In November 2001, Ablyazov became one of the organisers and leaders of the association ‘Democratic Choice of Kazakhstan’ (DCK). DCK was established by members of political and economic elites with pro-reformative and pro-business bias. Even though, in the beginning of the 2000s, their founders were part of the system of government, afterwards. their paths with President Nazarbayev diverged; they believed that economic liberalisation should entail democratic change.
Having officially distanced himself from Nazarbayev’s policy, Ablyazov and other founders of DCK faced oppression. Ablyazov reported that on 23 January, 2002, he had a discussion with President Nazarbayev, during which Nazarbayev announced the institution of criminal proceedings against DCK members who would not withdraw from the party’s activity. Also, Nazarbayev reportedly announced the takeover of Ablyazov’s assets in the event that he continued to carry out his political activity.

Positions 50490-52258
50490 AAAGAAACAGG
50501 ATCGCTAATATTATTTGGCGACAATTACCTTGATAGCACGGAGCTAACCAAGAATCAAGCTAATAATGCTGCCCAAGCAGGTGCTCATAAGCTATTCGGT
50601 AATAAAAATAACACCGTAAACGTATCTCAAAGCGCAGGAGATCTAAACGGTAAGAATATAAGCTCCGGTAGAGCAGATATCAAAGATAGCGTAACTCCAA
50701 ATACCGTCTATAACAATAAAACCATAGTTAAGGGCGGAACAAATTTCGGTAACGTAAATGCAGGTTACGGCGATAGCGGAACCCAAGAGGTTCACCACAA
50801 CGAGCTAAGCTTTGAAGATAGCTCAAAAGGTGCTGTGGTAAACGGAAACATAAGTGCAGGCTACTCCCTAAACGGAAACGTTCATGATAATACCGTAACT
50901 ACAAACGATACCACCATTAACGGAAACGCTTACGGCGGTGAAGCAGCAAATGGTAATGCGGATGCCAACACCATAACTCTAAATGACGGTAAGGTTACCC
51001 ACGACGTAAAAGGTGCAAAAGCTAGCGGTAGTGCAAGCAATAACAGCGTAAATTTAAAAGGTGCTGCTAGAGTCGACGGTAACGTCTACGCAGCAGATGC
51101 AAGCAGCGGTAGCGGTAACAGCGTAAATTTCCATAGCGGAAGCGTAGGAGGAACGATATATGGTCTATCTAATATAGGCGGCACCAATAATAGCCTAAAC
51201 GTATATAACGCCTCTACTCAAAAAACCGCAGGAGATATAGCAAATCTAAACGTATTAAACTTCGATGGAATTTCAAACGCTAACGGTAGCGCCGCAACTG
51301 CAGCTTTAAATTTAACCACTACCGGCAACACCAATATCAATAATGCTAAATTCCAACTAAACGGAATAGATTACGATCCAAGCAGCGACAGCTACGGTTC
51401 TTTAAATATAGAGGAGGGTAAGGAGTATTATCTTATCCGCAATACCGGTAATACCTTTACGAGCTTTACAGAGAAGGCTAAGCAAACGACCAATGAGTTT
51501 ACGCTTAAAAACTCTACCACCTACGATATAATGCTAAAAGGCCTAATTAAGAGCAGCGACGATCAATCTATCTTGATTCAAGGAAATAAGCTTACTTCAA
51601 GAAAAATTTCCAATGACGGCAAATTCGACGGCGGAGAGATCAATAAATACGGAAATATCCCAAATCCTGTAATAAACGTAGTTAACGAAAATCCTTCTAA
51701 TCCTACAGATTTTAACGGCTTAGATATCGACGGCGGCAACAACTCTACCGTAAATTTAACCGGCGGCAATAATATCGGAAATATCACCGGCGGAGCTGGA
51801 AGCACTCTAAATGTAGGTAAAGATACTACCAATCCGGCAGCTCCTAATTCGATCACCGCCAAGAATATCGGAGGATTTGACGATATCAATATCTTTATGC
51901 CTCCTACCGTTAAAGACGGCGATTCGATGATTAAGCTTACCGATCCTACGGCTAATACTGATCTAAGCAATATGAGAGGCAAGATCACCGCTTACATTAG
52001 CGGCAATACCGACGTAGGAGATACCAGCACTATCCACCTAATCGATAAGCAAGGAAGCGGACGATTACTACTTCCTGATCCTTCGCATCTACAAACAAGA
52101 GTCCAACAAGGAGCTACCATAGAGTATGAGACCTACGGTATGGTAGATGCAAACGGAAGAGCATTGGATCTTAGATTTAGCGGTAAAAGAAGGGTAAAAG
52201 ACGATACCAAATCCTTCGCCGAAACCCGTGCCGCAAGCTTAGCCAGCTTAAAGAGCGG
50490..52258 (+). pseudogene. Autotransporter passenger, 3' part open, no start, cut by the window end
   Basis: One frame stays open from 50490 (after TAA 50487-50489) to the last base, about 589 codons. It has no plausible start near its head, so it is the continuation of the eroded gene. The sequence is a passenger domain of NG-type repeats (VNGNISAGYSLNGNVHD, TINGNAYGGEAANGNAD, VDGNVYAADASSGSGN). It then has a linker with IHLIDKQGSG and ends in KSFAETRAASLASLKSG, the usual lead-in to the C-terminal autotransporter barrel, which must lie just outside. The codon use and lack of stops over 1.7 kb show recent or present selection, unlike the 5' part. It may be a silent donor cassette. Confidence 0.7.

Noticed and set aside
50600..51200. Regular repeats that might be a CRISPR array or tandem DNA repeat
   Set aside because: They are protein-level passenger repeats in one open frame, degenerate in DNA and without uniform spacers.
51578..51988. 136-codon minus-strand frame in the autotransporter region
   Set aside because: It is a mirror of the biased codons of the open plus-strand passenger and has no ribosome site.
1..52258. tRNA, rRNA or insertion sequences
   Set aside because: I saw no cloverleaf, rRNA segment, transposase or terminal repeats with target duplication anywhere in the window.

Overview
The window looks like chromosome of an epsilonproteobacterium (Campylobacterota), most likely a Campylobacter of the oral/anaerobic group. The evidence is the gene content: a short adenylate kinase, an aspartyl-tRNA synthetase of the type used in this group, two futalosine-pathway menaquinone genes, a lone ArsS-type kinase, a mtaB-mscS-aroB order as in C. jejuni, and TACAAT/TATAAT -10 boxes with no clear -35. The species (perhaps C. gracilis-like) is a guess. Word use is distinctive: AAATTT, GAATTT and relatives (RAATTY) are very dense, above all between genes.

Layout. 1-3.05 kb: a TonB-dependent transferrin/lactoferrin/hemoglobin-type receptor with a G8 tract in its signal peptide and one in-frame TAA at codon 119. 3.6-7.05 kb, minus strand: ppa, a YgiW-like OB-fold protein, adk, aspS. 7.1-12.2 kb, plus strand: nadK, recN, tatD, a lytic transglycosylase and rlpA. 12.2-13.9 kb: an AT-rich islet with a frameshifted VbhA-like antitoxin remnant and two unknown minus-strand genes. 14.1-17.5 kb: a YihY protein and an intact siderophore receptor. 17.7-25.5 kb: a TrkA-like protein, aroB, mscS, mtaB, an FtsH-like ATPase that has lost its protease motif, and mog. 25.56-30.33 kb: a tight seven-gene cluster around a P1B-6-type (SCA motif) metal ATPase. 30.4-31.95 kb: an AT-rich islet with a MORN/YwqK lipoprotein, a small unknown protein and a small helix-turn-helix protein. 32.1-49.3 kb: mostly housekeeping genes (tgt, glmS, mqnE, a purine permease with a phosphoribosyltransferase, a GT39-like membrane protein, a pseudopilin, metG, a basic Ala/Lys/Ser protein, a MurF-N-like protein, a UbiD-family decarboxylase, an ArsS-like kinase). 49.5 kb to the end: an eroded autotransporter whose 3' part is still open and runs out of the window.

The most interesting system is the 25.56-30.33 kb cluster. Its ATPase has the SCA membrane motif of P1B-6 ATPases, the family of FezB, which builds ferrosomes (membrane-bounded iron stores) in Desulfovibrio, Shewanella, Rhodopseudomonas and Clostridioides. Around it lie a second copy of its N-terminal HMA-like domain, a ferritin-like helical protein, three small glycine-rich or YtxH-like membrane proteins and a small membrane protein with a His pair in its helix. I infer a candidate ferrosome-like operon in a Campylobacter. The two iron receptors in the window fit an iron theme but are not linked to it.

On 27 March, 2002, Ablyazov was arrested by the financial police agency on charges of acting ultra vires during his tenure as chairman of the Supervisory Board of the public company KEGOC (Article 307, section 3 ‘abuse of function’ and Article 310, section 1 ‘Illegal participation in business activity’). As a result, on 18 July, 2002, the Supreme Court of the Republic of Kazakhstan sentenced Ablyazov to six years’ imprisonment, depriving him of the right of appeal. International observers from Human Rights Watch, Amnesty International and the European Parliament noted that the proceedings against Mukhtar Ablyazov had been carried out behind closed doors and were characterised by numerous procedural violations. Whilst in prison, Mukhtar Ablyazov was repeatedly subjected to torture and battery, after his release from custody he had difficulty walking for a prolonged period of time. Simultaneously, he managed to transfer almost all of his shares in TuranAlem Bank to his partner Erzhan Tatishev. He was robbed of his remaining assets during his imprisonment.